LAS VEGAS — One easy way to explain IT security problems is to say it’s all Layer 8 — that is, the root cause is human stupidity, and networks would be more secure if people would just follow instructions. Jelle Niemantsverdriet believes that’s not correct.
That was the theme of his Wednesday afternoon talk at the Black Hat conference. A better design would not only be easy but would also get people to want to use it, he said.
“We can aim to build security that is so seamless and so simple that it is just there and just works,” he said. “Ideally, if we manage to achieve, that we can build the security equivalent of the London tube map.”
What’s so special about the London Underground map? It’s so easy to understand that people will pop down to the tube to ride the subway for one stop — even if the next stop is so close that it would be faster to walk. It happens so often that London installed above-ground maps showing just how close the neighboring tube stops are, Niemantsverdriet said.
In his rather open-ended job at Deloitte, this is the area he’s concentrating on — getting security people to “appreciate the art and the skill that’s used to make things work.”
Wannabe James Bonds
Design-based thinking involves empathizing with users, looking through their eyes at alerts and requirements and restrictions. As an example, he cited Facebook’s 2G Tuesdays, when developers are asked to throttle their mobile bandwidth to experience how Facebook performs in developing countries.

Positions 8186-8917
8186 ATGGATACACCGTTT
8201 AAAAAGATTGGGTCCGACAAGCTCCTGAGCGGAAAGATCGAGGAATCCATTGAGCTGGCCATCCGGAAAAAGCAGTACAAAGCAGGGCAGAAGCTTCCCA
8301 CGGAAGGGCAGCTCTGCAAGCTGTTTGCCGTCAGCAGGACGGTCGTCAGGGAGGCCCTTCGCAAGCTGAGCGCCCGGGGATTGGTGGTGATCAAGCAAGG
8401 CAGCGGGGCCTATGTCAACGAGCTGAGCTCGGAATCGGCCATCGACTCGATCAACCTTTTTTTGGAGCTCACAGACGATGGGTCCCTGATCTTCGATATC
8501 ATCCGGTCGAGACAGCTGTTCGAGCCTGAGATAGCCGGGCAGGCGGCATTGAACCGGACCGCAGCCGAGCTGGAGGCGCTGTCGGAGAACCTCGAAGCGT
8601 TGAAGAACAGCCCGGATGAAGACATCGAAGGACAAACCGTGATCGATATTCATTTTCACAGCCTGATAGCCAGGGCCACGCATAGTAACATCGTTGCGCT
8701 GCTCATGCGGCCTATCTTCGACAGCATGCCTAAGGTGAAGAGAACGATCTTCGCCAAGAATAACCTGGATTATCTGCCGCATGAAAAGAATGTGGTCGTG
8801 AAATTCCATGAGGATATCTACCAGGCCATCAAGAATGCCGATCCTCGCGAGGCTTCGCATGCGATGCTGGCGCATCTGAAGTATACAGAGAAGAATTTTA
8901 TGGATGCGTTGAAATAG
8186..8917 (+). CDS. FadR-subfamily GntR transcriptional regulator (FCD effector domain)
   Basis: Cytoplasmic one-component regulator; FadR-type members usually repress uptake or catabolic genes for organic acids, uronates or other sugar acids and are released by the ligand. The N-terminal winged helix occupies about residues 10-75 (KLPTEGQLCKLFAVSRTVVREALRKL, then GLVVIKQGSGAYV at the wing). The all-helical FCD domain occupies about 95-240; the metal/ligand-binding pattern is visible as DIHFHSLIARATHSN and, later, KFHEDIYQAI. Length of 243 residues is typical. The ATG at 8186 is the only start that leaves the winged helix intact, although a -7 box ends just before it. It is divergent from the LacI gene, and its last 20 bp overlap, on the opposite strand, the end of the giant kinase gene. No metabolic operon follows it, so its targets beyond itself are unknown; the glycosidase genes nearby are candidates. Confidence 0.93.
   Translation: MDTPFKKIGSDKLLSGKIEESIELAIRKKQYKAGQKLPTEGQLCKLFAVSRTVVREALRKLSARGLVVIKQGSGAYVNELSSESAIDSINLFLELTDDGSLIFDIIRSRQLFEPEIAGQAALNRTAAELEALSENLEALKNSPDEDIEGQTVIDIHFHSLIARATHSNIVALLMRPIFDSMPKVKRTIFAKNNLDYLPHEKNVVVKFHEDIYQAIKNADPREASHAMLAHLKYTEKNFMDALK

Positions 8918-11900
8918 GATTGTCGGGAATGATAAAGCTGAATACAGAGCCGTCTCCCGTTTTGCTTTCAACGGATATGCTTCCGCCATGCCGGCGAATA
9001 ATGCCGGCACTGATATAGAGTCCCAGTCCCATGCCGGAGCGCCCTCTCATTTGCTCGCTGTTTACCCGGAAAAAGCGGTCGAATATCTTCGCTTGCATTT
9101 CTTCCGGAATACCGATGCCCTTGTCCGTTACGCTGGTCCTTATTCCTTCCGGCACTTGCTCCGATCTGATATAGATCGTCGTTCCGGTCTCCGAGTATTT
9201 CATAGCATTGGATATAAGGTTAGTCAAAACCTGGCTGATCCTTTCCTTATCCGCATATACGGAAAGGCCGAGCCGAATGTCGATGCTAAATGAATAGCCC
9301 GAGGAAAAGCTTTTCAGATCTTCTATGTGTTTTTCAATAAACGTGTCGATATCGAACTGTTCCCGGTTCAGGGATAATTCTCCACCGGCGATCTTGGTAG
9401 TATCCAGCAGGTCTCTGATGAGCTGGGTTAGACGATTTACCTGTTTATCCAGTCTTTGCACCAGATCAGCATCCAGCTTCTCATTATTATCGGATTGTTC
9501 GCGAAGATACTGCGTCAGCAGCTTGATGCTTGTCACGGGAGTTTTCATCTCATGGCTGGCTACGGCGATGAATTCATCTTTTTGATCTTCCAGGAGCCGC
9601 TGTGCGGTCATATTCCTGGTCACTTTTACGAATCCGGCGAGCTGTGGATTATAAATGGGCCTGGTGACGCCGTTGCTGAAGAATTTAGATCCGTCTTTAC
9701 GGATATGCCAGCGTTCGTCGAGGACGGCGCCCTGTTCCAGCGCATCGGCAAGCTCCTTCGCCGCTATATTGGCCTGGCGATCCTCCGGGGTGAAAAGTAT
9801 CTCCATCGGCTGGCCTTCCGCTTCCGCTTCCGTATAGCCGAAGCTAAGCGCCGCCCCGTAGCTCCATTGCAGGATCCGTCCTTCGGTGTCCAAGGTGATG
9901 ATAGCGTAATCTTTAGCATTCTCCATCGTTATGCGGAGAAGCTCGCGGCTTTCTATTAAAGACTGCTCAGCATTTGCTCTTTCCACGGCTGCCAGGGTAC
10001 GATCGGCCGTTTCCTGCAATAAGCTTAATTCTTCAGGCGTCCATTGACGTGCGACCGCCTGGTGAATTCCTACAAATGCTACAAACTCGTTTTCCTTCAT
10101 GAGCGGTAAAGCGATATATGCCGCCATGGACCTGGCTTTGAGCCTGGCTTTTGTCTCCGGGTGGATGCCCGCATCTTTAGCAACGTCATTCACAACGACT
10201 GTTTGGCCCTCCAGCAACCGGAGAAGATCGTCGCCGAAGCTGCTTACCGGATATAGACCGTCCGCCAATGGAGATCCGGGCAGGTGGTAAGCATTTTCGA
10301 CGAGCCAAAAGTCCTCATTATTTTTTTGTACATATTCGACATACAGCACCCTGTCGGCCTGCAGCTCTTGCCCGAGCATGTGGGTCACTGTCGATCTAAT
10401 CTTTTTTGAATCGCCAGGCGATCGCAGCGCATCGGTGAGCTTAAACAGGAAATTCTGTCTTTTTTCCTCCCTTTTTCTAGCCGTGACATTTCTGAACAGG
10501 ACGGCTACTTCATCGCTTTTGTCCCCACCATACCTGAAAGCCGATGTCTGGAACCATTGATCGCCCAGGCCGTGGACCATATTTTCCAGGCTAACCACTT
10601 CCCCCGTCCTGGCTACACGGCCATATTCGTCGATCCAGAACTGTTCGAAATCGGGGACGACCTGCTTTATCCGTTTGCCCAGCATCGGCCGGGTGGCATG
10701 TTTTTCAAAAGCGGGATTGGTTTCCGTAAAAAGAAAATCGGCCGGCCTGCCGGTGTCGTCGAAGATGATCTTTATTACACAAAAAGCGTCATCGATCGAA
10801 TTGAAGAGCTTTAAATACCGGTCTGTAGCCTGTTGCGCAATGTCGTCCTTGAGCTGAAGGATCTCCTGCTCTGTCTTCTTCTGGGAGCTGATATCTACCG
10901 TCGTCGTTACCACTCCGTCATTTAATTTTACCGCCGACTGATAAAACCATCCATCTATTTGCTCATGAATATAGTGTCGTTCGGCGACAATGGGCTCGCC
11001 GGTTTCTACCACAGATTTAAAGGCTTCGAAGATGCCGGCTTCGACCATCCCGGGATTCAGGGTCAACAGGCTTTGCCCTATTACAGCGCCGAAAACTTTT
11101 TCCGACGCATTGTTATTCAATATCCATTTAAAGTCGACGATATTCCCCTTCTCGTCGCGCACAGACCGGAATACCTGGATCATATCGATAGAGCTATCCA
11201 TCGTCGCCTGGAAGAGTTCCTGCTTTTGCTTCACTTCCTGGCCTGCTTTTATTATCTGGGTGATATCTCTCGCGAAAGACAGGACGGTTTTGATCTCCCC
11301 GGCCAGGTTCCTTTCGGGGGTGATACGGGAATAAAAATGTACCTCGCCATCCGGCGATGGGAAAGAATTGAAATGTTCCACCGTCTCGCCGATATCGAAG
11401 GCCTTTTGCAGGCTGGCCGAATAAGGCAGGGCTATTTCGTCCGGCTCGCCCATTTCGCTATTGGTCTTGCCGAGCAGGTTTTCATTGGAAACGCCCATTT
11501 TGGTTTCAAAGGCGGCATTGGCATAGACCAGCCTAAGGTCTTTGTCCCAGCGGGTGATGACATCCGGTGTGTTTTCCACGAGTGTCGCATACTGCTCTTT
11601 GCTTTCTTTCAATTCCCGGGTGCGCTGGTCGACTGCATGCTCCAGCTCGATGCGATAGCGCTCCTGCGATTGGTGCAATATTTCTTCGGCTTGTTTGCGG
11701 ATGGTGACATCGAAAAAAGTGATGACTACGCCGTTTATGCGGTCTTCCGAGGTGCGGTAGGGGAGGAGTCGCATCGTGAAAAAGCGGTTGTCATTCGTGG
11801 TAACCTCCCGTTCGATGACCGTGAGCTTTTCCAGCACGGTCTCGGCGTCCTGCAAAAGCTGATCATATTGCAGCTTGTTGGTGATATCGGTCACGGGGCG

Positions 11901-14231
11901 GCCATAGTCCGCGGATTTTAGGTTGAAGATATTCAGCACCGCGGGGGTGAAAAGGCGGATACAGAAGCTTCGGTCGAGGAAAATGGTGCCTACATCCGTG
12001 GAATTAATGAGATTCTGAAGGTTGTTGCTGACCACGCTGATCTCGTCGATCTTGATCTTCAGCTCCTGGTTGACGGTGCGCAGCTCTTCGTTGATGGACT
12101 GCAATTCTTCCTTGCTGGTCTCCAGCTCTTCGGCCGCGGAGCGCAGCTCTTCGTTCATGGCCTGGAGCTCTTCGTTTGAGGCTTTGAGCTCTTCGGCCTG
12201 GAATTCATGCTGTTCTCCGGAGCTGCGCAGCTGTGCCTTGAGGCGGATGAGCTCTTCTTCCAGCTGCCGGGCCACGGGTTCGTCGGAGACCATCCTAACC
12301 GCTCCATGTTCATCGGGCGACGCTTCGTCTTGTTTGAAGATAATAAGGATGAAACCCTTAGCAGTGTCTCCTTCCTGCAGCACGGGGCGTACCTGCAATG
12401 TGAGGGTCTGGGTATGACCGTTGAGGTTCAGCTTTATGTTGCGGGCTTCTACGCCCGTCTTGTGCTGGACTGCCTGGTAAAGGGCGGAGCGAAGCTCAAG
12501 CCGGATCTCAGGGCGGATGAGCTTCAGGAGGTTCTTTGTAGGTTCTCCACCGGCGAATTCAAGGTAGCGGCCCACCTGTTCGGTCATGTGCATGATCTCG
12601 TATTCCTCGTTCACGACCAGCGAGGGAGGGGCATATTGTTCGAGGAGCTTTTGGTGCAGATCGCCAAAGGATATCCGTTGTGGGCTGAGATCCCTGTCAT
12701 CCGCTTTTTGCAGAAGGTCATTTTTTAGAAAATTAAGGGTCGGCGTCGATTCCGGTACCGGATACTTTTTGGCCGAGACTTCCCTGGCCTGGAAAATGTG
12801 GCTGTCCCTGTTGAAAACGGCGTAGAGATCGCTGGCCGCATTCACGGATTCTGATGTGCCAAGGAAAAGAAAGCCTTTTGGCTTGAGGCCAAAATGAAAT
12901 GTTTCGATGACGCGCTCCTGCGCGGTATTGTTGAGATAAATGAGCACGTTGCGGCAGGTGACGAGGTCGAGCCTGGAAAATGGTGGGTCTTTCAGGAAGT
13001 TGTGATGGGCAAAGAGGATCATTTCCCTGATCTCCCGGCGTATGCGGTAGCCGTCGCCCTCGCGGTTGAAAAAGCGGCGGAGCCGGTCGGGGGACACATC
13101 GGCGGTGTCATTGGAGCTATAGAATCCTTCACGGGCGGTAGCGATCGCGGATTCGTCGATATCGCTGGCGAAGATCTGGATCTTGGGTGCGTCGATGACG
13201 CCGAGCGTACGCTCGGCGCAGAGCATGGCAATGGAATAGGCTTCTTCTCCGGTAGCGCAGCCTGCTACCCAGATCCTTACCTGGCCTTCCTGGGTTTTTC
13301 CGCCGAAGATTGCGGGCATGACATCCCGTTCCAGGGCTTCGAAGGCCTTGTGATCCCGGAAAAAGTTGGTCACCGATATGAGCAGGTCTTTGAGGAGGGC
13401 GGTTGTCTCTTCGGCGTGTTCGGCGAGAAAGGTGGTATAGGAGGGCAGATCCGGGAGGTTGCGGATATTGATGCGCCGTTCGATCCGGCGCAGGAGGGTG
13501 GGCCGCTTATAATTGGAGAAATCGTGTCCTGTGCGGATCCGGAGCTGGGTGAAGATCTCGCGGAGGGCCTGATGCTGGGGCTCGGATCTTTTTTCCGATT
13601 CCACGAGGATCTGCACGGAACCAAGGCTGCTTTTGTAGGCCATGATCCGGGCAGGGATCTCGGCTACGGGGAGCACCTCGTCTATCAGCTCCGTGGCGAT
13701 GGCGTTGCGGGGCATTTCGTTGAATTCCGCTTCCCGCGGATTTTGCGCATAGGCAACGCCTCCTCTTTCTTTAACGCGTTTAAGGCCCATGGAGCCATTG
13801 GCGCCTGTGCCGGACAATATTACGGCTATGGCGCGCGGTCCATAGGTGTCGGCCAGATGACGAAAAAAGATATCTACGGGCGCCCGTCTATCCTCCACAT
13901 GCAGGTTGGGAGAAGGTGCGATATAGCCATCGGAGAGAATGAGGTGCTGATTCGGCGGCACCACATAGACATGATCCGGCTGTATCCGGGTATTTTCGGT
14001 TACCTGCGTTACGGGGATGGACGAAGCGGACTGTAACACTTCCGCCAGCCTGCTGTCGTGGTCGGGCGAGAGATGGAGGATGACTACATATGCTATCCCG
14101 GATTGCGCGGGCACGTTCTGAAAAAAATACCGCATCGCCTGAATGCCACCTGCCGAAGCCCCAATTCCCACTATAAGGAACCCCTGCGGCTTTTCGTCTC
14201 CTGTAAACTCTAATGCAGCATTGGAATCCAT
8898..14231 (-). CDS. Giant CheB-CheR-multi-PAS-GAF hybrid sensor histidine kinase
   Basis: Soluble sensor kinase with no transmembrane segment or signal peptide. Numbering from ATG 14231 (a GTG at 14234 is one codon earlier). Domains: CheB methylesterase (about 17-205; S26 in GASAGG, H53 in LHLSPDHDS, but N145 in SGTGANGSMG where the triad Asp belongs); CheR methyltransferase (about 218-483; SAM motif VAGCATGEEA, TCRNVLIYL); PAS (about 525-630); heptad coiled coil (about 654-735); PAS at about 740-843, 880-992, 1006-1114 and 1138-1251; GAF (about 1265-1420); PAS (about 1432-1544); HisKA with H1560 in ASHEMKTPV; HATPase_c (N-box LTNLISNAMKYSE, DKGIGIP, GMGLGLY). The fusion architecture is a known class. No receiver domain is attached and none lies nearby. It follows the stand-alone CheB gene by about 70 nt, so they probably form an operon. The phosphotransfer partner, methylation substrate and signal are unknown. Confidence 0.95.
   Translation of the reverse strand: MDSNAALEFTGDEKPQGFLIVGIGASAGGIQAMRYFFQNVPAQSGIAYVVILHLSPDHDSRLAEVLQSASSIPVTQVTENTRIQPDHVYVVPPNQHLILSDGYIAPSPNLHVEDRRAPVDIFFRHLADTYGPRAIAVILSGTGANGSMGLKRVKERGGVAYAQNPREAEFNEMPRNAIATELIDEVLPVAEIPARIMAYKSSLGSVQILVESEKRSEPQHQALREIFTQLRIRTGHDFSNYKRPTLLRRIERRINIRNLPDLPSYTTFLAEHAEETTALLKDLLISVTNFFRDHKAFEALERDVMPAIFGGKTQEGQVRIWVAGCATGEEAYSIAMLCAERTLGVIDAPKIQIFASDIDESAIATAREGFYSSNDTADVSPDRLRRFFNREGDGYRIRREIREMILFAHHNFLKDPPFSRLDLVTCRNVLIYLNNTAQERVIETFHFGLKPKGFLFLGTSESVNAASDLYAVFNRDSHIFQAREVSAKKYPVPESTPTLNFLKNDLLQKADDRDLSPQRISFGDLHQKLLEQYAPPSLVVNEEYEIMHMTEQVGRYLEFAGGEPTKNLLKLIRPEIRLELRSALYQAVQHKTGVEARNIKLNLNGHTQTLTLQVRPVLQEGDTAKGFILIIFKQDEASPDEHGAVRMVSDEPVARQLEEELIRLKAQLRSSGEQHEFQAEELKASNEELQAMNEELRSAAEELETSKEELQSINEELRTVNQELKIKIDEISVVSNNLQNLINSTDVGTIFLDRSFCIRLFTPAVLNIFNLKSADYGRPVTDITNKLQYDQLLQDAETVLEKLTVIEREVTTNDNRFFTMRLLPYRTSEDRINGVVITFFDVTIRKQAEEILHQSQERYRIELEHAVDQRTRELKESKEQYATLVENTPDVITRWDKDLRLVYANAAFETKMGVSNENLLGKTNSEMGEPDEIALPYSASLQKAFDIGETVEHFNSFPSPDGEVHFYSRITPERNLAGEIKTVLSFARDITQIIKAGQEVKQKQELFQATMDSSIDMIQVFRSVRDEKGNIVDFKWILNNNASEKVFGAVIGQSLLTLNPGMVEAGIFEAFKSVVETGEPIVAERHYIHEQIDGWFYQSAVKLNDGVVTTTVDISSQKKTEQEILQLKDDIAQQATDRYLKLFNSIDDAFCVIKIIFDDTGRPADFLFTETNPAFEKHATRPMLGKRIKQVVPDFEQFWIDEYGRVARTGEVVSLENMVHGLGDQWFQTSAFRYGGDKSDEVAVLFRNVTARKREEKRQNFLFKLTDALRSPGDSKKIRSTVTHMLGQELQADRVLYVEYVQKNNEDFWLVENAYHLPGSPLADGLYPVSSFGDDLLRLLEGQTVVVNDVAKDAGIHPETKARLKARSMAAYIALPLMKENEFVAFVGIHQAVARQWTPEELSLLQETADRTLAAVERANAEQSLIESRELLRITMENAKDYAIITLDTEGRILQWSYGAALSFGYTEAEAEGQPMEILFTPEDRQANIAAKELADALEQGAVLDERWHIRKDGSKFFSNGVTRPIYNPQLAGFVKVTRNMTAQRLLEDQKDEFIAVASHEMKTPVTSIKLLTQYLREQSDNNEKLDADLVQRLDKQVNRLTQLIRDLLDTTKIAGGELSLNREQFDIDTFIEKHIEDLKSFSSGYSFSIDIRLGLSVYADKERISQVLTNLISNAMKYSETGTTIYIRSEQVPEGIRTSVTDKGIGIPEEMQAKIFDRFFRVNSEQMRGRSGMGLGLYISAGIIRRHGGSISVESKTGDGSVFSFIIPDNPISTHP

One issue that researcher Dan Kaminsky, chief scientist at White Ops, noted in his Wednesday keynote was that information security specialists don’t communicate in language that users can understand. Niemantsverdriet echoed that point.
“We use an awful lot of jargon,” he said. “We talk about cyber kill chains and adversaries and threats, and we go out hunting, and yet we sometimes wonder why the business doesn’t take us seriously when we’re sounding like wannabe James Bonds.”
Along similar lines, he noted: “In infosec, we very often offload our problems to our end users.”
Take phishing, for example. Companies train their employees not to click on any old attachment in an email. But they don’t tell employees what to do after discovering a likely phishing attack — how to report it, or what good it would even do to report it. If users felt like they were contributing to the security process, they might feel more ownership of it, Niemantsverdriet said.
Security specialists don’t need to become design artists in order to make things better. Niemantsverdriet offered a couple of simple steps. A/B testing could help determine what kinds of warnings or instructions actually get results with users, for instance.
He also cited the power of default choices. People tend to stick with defaults, which is why organ donorship is so high in countries like Belguim and Poland, where it’s a default choice. And when retail websites point out which option among many is the most popular — that tactic actually works, and it might be useful in IT security too, he said.
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